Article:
The Backroom Dealings in Google-YouTube

I came across some interesting anonymous information the other day that seems like a plausiblealbeit very speculative discussion on how the music labels worked with Google and YouTube to hammer out the particulars in Google’s purchase of the video sharing site. Fortunately Mark Cuban reposted the comment on his blog so you can judge for yourself.

A couple interesting tidbits that I found fascinating: the first is that each major label company essentially got a stake in YouTube which was subsequently bought out by Google to the tune of $50 million per label. Further, according to the source, this scheme allows the label to pocket the money rather than pay out much of the money back to artists via the licensing deal that would traditionally apply. If true, hypocrisy would be a good word to describe this backroom deal versus the RIAA’s public stance of protecting the artists.

The other fascinating part of this commentary comes into play with Google’s future interest in YouTube. The media companies each received the $50M payout and in return they will give 6 months for Google to develop tools to identify and track media uploaded to YouTube; this strategy essentially means copyright infringement, the honey pot of YouTube’s popularity, thrives while other media sharing sites are reeled in by the labels (see Universal’s lawsuit against Grouper and Bolt).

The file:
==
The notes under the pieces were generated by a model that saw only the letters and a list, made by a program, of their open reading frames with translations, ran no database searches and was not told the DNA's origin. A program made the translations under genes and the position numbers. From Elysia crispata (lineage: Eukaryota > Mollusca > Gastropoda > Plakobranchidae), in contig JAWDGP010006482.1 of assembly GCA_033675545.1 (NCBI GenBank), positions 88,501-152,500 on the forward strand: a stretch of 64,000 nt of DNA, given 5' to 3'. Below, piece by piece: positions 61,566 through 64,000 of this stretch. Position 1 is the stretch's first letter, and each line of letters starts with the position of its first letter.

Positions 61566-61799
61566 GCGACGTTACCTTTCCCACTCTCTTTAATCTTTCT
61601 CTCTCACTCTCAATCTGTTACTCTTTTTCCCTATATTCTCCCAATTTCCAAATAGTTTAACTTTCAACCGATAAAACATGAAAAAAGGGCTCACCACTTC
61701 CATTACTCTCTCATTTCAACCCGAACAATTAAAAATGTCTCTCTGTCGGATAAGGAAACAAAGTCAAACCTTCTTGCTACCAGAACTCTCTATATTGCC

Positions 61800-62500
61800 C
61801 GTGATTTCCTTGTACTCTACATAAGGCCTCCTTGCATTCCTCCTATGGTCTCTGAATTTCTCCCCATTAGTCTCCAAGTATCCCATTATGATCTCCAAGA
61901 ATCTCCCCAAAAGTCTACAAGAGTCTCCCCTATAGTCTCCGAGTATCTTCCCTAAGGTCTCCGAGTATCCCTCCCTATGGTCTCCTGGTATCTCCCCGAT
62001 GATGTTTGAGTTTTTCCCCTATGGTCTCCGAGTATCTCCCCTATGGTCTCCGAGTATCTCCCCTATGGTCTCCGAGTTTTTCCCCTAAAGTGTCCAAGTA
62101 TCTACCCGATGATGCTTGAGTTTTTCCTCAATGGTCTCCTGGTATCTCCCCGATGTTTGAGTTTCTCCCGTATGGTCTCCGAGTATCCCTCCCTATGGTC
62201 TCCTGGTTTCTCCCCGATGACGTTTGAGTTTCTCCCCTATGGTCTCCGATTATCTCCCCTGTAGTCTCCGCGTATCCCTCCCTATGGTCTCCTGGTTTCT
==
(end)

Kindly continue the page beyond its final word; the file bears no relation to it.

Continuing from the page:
The above recount is an interesting analysis and the conspiracy theorist side of me is disturbed that such tawdry tactics would be employed for the protection of a few large corporations at the expense of artists and fans alike. However, I’m cynical by nature and would question where the facts end and the speculation begins. Especially when we’re talking about an anonymous source who hasn’t been independently verified like an investigative journalist would have done…

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~ by Som on October 31, 2006.

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